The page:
Defending human rights of most vulnerable crucial to meeting security challenges, say speakers at OSCE conference in Warsaw

2014 2014-09-22T16:35:00+0300 2014-09-22T16:36:17+0300 en http://spring96.org/files/images/sources/123861.jpg The Human Rights Center “Viasna” The Human Rights Center “Viasna”
The Human Rights Center “Viasna”

WARSAW, 22 September 2014 – OSCE participating States have to focus on the most vulnerable in particular if their efforts to defend human rights are to effectively promote security, speakers said at the opening of the OSCE Human Dimension Meeting in Warsaw today.

“The solution to security challenges lies not in postponing action on human rights, but in doubling down on rights protection,” said Elisa Massimino, President and Chief Executive of Human Rights First, in her keynote speech. “The demonization or neglect of minorities, the failure to ensure the safety and political participation of women, the crackdown on civil society that works to protect the rights of the vulnerable – these factors are both symptoms of and lead to broader insecurity.”

Ambassador Thomas Greminger, Swiss Chairperson of the OSCE Permanent Council, stressed the importance of civil society as a partner in this area.

“This meeting illustrates the crucial role of civil society to support participating States in the full protection and promotion of human rights, democracy and the rule of law,” Greminger said. “The Swiss OSCE Chairmanship systematically involves civil society at all levels in Switzerland, as well as in the whole OSCE region.”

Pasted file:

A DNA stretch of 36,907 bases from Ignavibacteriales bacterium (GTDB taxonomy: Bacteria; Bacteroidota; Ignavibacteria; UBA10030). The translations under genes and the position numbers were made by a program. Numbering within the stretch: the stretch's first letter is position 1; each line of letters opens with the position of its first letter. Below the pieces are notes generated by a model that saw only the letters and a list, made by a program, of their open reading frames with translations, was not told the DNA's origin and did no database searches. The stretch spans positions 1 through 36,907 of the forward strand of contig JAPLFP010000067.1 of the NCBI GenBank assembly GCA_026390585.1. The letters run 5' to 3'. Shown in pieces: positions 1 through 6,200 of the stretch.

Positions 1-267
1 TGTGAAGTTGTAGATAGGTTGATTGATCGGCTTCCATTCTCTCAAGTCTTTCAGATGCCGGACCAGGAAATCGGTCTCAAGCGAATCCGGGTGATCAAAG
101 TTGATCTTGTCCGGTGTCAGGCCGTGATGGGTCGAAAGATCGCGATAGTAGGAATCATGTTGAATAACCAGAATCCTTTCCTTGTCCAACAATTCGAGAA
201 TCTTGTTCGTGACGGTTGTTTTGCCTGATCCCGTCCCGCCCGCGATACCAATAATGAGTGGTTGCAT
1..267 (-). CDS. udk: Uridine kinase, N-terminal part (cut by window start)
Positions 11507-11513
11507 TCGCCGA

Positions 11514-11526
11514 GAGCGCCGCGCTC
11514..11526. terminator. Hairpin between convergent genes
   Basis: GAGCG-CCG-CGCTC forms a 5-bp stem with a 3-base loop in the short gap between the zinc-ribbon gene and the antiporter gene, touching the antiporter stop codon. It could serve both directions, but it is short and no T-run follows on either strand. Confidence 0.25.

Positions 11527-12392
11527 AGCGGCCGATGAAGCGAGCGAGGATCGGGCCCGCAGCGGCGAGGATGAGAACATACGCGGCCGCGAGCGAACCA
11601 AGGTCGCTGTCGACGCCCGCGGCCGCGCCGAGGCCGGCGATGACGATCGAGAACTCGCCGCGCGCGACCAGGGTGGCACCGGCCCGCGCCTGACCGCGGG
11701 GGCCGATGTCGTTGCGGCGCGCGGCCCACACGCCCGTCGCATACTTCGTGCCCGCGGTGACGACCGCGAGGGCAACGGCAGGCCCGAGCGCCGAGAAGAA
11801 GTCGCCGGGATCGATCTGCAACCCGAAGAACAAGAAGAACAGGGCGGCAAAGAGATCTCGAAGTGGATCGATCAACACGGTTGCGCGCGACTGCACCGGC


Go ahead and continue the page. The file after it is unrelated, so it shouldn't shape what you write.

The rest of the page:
More than 1,200 government representatives, human rights activists and experts are gathering in Warsaw for the two-week conference, during which they will review the progress made by governments in implementing their commitments in the fields of human rights and democracy.

Michael Georg Link, addressing his first Human Dimension Implementation Meeting as Director of the OSCE Office for Democratic Institutions and Human Rights (ODIHR), emphasized the responsibility of those in power to actively defend and promote human rights.

“The concept of human rights is – and must be – universally applicable. The real struggle is not between east and west, between north and south, but between those who abuse their power and those who exercise restraint in order to protect individuals’ human rights”, Link said.

In additional to regular working sessions, more than 80 side events will be held, focusing on specific human rights concerns and country situations. Topics for special sessions at the meeting will be violence against women and children, the rights of persons belonging to national minorities and the rights of migrants.

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